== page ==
Sharing a love for hockey
Mark Stuart talks about sharing an incredible hockey experience with his Father
Unlike many young kids, Mark Stuart did not pick up his passion for hockey from his father. His dad Mike Stuart was a football and baseball player all his life and only fell in love with hockey when the family moved to Minnesota where hockey is very popular.
“We had a rink in the back yard every winter and through work he got involved with the local junior hockey team,” remembered Stuart.
“One of my favourite memories growing up was going to those hockey games every Friday and Saturday night in Rochester. I didn’t watch a lot of pro or college games then, that USHL team was what I remember growing up with.”
The local Rochester team was called the Rochester Mustangs, a team that Mark’s older brother also named Mike, had played for.
As Mark became more and more serious with his hockey career, his father wanted to get more and more involved but not just as a hockey dad. In fact, he was the team doctor for the US National team when Mark played for the national junior team.
“One of my favourite experiences with him was when I played for US at the World Junior Championships in Finland (2004),” he remembered. “He was part of our team and we won the Gold, so to share that with him was pretty special.”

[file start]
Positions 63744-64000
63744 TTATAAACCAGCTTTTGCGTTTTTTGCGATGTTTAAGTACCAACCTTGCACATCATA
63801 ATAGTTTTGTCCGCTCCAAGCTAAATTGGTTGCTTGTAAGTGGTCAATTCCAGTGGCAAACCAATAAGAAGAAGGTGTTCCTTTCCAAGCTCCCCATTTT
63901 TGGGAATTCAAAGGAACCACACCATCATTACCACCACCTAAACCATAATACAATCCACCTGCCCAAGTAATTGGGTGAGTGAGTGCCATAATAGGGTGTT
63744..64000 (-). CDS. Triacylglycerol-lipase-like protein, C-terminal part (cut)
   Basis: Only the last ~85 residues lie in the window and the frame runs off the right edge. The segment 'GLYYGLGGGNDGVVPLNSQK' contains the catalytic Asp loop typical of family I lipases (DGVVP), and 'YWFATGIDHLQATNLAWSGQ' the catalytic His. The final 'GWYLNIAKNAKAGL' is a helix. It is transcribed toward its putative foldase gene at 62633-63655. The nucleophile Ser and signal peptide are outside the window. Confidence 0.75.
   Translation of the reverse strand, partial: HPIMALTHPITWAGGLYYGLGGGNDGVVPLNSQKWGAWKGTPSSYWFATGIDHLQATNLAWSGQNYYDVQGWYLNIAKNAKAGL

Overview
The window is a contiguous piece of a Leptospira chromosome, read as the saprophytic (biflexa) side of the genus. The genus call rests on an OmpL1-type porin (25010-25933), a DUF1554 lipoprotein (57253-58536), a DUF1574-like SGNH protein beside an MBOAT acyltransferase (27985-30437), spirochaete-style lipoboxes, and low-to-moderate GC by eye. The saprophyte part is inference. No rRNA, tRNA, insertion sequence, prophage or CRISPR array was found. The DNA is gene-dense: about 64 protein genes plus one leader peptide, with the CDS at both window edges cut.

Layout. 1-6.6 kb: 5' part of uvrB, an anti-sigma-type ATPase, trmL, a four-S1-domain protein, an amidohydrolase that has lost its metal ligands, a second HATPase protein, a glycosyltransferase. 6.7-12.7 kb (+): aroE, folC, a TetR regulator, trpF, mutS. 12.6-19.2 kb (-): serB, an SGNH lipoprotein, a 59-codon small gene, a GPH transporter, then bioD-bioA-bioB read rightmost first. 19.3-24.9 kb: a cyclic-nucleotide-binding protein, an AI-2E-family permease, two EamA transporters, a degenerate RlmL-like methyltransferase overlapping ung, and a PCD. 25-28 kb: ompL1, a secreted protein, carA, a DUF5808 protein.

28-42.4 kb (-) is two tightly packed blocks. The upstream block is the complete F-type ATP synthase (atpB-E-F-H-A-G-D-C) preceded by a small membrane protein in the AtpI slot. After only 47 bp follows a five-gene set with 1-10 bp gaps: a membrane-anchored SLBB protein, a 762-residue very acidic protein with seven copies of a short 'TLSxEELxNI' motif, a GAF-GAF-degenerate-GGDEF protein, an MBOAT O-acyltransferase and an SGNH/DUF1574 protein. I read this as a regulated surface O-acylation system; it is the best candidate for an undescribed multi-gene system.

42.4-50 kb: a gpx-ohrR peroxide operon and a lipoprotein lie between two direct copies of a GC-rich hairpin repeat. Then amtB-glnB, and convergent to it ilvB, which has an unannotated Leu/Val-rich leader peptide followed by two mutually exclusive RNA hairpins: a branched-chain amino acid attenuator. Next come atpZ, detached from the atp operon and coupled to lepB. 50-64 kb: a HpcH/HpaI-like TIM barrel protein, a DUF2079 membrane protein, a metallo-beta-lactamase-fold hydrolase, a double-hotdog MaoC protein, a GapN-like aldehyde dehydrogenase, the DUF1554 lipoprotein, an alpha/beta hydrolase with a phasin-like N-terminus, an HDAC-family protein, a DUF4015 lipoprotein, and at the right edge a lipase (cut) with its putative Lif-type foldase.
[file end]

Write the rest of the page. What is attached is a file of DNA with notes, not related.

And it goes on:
Mark hopes to share another national experience like that again one day, possibly at the World Championship level.
“He knows more about the game than I do,” he said. “He follows hockey very closely, just loves watching it and being involved with it.”
Playing sports in the Stuart family was all about having fun and playing hard with no stress and no pressure, something that Mark is very thankful for looking back on his childhood.
“The coolest thing about growing up around him was that he let us have fun with sports,” said Stuart. “He never pushed us at all. I played football and baseball growing up; hockey wasn’t the only thing he encouraged. All he cared about is that you worked hard and had fun. That’s one thing I’m thankful for because otherwise I may have gotten burnt out.”